I’ve got something going on with butterflies lately. They seem to be following me everywhere – or vice versa.
I recently came back from a trip to Belize, where I was hearing rumors about the existence of a butterfly farm. Having started a regular ritual at home in Santa Cruz that I have come to call “Butterfly Church,” a pilgrimage to this place was clearly in order.
Who farms butterflies? And why? I wondered.
The Green Hills Butterfly Farm in the Cayo District of Belize is owned by a Dutch couple. Like many butterfly farmers, they raise the insects for sale. Customers buy butterflies to put in butterfly houses, to stock zoos and educational displays, and to release at special events. At Green Hills, the owners are also studying interactions between the various species they raise in their 2700 square foot “flight area,” which typically contains up to thirty different types of butterflies at a time.
I can’t say I had ever given any thought to the process of raising domestic butterflies, but I now know that it is an incredibly labor intensive engagement. Every step requires human intervention. Eggs are harvested the day they are laid and isolated in small plastic containers. When they hatch into caterpillars, they need to be moved into different containers and supplied with ample food – leaves of the plant they were laid on. As anyone with a garden knows, caterpillars are eating machines, so stocking their pantries is a daily commitment. Each caterpillar needs to be watched for signs of its impending pupation; when it stops eating, its leaves must be replaced with a stick from which it can hang while transforming into a chrysalis. Once the creature has entered the pupal phase, the stick is put into a closet with other pupae from which it emerges as a fully formed butterfly about a week later. During each of these steps of the insects’ life cycles, accurate labeling is crucial. Every container and chrysalis stick at the farm has a date on it, marking the last metamorphic event of each and every organism.
Once the butterflies have hatched, maintenance continues. They feed constantly, sipping nectar with their proboscis-like tongues. They also need a steady supply of water, a flower-laden ecosystem that stays above 60 degrees, and daily attention.
And that’s just the cultivation of the creatures; packing and shipping them have their own associated complications, of both the environmental and bureaucratic varieties. Another butterfly farmer in Belize recently stopped exporting the insects because of her frustration with the international butterfly trade’s reams of required paperwork.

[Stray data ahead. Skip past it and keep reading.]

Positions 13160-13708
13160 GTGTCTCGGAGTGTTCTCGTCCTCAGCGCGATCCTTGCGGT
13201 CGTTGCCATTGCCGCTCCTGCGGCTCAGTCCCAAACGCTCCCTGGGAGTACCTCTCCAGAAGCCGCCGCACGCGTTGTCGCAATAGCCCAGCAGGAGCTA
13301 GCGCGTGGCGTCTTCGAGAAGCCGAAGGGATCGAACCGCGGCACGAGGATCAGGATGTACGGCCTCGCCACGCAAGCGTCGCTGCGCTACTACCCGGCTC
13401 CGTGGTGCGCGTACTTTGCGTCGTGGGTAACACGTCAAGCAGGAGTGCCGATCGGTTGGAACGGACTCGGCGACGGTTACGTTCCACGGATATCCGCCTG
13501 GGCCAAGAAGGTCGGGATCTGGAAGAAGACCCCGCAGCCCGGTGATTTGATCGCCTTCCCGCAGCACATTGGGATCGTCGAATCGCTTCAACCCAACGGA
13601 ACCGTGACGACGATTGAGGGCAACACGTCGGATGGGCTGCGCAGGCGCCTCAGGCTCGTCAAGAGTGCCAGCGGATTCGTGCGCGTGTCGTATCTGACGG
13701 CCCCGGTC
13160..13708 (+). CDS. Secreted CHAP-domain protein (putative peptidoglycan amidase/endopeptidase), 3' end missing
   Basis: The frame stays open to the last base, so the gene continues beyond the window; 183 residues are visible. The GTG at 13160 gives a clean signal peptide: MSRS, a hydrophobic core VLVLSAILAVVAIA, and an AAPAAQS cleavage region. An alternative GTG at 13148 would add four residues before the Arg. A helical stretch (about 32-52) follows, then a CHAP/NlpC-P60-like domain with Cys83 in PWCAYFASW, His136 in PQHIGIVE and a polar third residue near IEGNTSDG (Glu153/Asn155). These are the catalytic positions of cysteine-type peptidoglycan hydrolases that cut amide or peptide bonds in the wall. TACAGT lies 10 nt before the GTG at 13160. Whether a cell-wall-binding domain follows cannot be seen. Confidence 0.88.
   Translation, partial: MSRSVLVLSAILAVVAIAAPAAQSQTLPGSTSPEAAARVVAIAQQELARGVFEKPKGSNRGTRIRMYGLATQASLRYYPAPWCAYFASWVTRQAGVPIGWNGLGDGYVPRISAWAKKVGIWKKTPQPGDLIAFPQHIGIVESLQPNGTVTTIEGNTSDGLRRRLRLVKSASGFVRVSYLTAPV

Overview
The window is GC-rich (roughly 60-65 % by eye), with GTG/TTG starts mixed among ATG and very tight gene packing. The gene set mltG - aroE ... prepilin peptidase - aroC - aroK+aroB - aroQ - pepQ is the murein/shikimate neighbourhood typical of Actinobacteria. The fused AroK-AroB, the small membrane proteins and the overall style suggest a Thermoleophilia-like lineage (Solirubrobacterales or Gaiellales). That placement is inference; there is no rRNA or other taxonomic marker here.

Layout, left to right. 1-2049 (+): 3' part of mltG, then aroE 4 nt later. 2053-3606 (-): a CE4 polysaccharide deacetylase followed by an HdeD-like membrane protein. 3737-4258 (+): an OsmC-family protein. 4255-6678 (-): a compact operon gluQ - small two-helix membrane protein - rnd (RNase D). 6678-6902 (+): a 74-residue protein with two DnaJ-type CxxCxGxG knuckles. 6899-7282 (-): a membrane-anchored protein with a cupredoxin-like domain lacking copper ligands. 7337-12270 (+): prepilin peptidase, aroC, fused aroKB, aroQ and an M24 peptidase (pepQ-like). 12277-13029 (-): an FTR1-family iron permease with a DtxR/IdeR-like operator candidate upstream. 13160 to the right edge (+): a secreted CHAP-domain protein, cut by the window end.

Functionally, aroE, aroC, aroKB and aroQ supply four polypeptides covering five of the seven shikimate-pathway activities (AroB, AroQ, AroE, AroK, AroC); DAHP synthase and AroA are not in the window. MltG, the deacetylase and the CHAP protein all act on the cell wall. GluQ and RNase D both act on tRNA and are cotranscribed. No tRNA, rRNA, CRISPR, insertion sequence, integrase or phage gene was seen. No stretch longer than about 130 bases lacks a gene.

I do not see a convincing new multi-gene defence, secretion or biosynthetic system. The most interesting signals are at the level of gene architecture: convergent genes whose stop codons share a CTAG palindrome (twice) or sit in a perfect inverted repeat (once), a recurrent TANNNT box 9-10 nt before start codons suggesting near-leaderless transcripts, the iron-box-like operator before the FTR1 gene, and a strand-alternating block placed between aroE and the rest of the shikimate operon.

This begs the question – why bother? Sure, you can make some money off of them, but after seeing butterfly cultivation in action, it seems like the undertaking had better be a labor of love.
We are fascinated by butterflies. By we, I mean the whole human race, myself included. It may be their beauty that draws us in, or the apparent fragility of their existence. It might also have something to do with this event we have come to call “metamorphosis.” It captivates our imagination with its mystery. Many of us grew up learning the life cycle of the butterfly and assuming that when a caterpillar went into its chrysalis it “sprouted” wings and legs that were just hiding inside them up until that point. This is not at all the case. Many a child has satisfied his cruel curiosity by squishing or cutting into a pupa. As he can tell you, there aren’t little wings and feet in there – there’s just goo. Scientists have come to learn that much of the caterpillar reorganizes itself in this goo phase, as enzymes that formerly broke down its food now digest its very own body to prepare for its rebirth as a radically different creature.
The most fascinating of recent metamorphosis studies concern the presence of “imaginal cells,” parts of the caterpillar that contain the genetic blueprint of what the creature is to become – one with wings and feet and the gift of flight. We reflective human beings like to wonder if we have something similar in us. Do I have cells that know what I will become, that are lying dormant in me until the release of a certain hormone triggers my transformation? Furthermore, in a study made famous by a recent episode of the fabulous Radiolab podcast series, scientists created a group of caterpillars averse to a certain smell by administering an electric shock to them in conjunction with the release of an odor. These caterpillars pupated and emerged from the gooey dissolution phase as butterflies several weeks later, and yes, they became butterflies that detested that very same odor. They retained a memory from their “previous incarnation” even after having partially digested and radically reorganized themselves. There’s something else for us to latch onto – this idea that there IS some part of us that is continuous, no matter how many cells turn over, no matter how we age.
We aren’t insects, of course, and extrapolating details from their metamorphic processes to understand our own puzzling personal and planetary evolution is a perilous path. Still…it’s hard not to wonder about my own “goo phases” and try to read the tea leaves of my own imaginary imaginal cells.
If nothing else, metamorphosis an incredibly powerful narrative structure, as countless authors have shown us over the centuries. We’ve latched onto it as an allegory for our earthly journey, and I don’t see us giving it up anytime soon.
Meanwhile, it sure is awe-inspiring to watch the process in action. Even if we never witness an emergence, simply stopping to watch these creatures move through the world reminds us that a graceful and majestic future is always possible.